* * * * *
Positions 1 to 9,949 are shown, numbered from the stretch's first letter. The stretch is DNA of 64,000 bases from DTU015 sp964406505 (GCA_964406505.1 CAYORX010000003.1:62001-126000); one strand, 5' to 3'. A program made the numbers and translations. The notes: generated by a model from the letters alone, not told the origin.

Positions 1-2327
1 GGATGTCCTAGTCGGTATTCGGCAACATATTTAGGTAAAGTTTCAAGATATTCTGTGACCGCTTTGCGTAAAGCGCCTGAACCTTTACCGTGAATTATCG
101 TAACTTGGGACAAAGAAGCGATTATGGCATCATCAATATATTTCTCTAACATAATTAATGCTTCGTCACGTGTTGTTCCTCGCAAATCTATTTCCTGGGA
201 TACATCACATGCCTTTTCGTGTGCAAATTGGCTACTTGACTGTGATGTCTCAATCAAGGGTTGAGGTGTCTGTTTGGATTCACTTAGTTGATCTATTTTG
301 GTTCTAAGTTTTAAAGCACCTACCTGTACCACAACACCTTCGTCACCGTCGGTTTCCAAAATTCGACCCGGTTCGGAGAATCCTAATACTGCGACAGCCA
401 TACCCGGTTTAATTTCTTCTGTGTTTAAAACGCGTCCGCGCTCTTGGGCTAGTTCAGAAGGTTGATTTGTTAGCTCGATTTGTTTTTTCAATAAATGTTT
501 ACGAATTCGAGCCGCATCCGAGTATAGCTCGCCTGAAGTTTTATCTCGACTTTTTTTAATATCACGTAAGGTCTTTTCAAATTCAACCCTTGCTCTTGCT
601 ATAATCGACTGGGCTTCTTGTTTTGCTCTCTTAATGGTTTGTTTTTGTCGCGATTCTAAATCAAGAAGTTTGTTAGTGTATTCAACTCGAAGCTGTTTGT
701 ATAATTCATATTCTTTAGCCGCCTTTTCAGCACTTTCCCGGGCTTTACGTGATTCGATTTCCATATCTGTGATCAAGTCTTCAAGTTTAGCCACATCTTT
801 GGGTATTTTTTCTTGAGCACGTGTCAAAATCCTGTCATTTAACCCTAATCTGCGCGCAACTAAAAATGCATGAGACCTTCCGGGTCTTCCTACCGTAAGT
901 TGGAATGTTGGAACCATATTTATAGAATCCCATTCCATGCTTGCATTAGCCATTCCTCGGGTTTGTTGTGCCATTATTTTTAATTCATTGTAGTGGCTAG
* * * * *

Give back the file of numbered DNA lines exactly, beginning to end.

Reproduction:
Positions 1 to 9,949 are shown, numbered from the stretch's first letter. The stretch is DNA of 64,000 bases from DTU015 sp964406505 (GCA_964406505.1 CAYORX010000003.1:62001-126000); one strand, 5' to 3'. A program made the numbers and translations. The notes: generated by a model from the letters alone, not told the origin.

Positions 1-2327
1 GGATGTCCTAGTCGGTATTCGGCAACATATTTAGGTAAAGTTTCAAGATATTCTGTGACCGCTTTGCGTAAAGCGCCTGAACCTTTACCGTGAATTATCG
101 TAACTTGGGACAAAGAAGCGATTATGGCATCATCAATATATTTCTCTAACATAATTAATGCTTCGTCACGTGTTGTTCCTCGCAAATCTATTTCCTGGGA
201 TACATCACATGCCTTTTCGTGTGCAAATTGGCTACTTGACTGTGATGTCTCAATCAAGGGTTGAGGTGTCTGTTTGGATTCACTTAGTTGATCTATTTTG
301 GTTCTAAGTTTTAAAGCACCTACCTGTACCACAACACCTTCGTCACCGTCGGTTTCCAAAATTCGACCCGGTTCGGAGAATCCTAATACTGCGACAGCCA
401 TACCCGGTTTAATTTCTTCTGTGTTTAAAACGCGTCCGCGCTCTTGGGCTAGTTCAGAAGGTTGATTTGTTAGCTCGATTTGTTTTTTCAATAAATGTTT
501 ACGAATTCGAGCCGCATCCGAGTATAGCTCGCCTGAAGTTTTATCTCGACTTTTTTTAATATCACGTAAGGTCTTTTCAAATTCAACCCTTGCTCTTGCT
601 ATAATCGACTGGGCTTCTTGTTTTGCTCTCTTAATGGTTTGTTTTTGTCGCGATTCTAAATCAAGAAGTTTGTTAGTGTATTCAACTCGAAGCTGTTTGT
701 ATAATTCATATTCTTTAGCCGCCTTTTCAGCACTTTCCCGGGCTTTACGTGATTCGATTTCCATATCTGTGATCAAGTCTTCAAGTTTAGCCACATCTTT
801 GGGTATTTTTTCTTGAGCACGTGTCAAAATCCTGTCATTTAACCCTAATCTGCGCGCAACTAAAAATGCATGAGACCTTCCGGGTCTTCCTACCGTAAGT
901 TGGAATGTTGGAACCATATTTATAGAATCCCATTCCATGCTTGCATTAGCCATTCCTCGGGTTTGTTGTGCCATTATTTTTAATTCATTGTAGTGGCTAG